When a film is in preproduction and initial feedback is poor, studios will typically bring in script doctors to revise the direction of the story. The same is sometimes true of bars and restaurants. After opening with high hopes, The First Printer, the vaguely Southern Harvard Square spot that opened in the old Herrell’s space earlier this year, found itself in need of an overhaul in both the kitchen and the bar. For the latter it’s enlisted the deft editing pen of Brother Cleve, the Aaron Sorkin of Boston bar menus.
Although it opened with a fine beer list and a decent enough menu, the vision wasn’t being acted out believably here. Along with a new menu, Cleve says he’s been giving direction on the basics of building a quality cocktail.
“That’s the problem with a lot of places that try to implement a cocktail system,” he says. “They just do it the same way with people throwing stuff into cocktail glasses, shaking martinis, not using top quality spirits. We’re slowly but surely trying to change things around.”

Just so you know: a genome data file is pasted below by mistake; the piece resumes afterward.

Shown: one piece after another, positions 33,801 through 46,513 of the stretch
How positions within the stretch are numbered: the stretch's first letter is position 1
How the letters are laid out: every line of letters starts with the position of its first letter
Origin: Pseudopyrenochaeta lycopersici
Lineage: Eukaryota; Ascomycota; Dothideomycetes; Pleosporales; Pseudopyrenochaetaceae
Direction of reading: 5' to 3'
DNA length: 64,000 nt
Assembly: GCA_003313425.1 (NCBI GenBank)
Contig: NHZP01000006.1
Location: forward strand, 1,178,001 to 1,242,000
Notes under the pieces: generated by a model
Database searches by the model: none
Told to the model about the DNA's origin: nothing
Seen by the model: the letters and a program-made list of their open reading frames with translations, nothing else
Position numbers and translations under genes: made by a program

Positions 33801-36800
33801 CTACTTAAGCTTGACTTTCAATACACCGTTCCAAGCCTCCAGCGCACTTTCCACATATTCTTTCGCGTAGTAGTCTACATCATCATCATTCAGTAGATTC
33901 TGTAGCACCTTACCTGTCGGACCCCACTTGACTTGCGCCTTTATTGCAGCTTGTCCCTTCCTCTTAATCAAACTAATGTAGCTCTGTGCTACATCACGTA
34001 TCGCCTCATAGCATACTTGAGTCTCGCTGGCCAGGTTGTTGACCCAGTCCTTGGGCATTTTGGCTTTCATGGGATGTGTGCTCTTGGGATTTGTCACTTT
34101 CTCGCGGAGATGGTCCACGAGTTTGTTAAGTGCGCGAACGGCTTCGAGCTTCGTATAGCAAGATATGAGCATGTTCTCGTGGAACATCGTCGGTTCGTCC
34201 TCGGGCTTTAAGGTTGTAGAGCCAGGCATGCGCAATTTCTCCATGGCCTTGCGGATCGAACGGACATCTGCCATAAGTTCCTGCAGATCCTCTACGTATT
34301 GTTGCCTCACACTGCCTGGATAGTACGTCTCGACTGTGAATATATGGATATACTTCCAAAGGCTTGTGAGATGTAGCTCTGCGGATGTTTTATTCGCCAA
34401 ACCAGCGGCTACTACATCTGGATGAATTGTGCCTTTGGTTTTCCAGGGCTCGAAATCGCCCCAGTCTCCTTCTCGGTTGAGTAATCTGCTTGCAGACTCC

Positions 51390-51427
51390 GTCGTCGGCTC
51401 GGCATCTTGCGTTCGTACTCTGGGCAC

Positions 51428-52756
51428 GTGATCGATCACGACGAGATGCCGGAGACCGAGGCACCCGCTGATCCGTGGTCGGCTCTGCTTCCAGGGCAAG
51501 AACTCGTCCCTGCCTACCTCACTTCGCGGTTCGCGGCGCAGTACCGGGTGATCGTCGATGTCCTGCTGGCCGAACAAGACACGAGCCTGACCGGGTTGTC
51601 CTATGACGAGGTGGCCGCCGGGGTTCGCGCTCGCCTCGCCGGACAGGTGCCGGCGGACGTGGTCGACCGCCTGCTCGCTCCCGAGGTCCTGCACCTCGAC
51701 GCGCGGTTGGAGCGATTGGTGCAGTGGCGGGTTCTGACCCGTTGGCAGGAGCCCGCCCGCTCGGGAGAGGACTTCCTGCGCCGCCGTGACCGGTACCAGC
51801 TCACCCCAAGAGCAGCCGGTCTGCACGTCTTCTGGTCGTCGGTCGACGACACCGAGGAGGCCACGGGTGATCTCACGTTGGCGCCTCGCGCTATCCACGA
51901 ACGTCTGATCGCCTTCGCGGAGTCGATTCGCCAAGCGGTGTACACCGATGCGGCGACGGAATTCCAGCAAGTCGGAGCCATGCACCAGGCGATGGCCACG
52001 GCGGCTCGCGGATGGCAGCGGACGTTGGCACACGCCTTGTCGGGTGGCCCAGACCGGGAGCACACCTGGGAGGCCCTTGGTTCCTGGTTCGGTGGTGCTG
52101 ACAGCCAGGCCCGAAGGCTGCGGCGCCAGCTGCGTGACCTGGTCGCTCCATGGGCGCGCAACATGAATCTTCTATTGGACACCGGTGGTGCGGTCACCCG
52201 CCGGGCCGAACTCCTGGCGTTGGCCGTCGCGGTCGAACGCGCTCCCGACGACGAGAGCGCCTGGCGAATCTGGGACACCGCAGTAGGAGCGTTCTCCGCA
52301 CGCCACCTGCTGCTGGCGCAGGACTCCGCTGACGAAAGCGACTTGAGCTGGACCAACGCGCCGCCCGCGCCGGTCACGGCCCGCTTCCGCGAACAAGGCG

To that end his new list features a blend of thematically appropriate classics, and Cleve’s trademark crate-digger spirit curation. The former group plays off the bar’s name and décor theme (this was supposedly the spot of the first printing press in America) with recipes like the Journalist and The Correspondent, including their first known mentions in print.
“I’ve got something like 300 cocktail books at home, I figured I might as well exploit them somehow,” he says.
The latter is a bar historian’s dream, pulled from the 1891 book The Floating Bowl, and made with Pierre Ferrand 1840 Cognac, Green Chartreuse, and the newly available Liqueur de Rose. The Boulevardier (Barflies and Cocktails, 1927), is a golden, lightly bitter bourbon Negroni.
For more seasonal sipping, try an original like the Rock Steady, made with Smith & Cross Navy Strength Rum, Allspice Pimento Dram, Orange Curacao and aromatic and Angostura bitters. It’s a more complex, vanilla-forward option for drinkers who’ve overdosed on Dark and Stormys. Also consider the Tomata du Plenty, made with Crop tomato vodka, basil-infused French vermouth and smoke and celery bitters, which is a clear, smooth and smoky Bloody Mary minus the juice.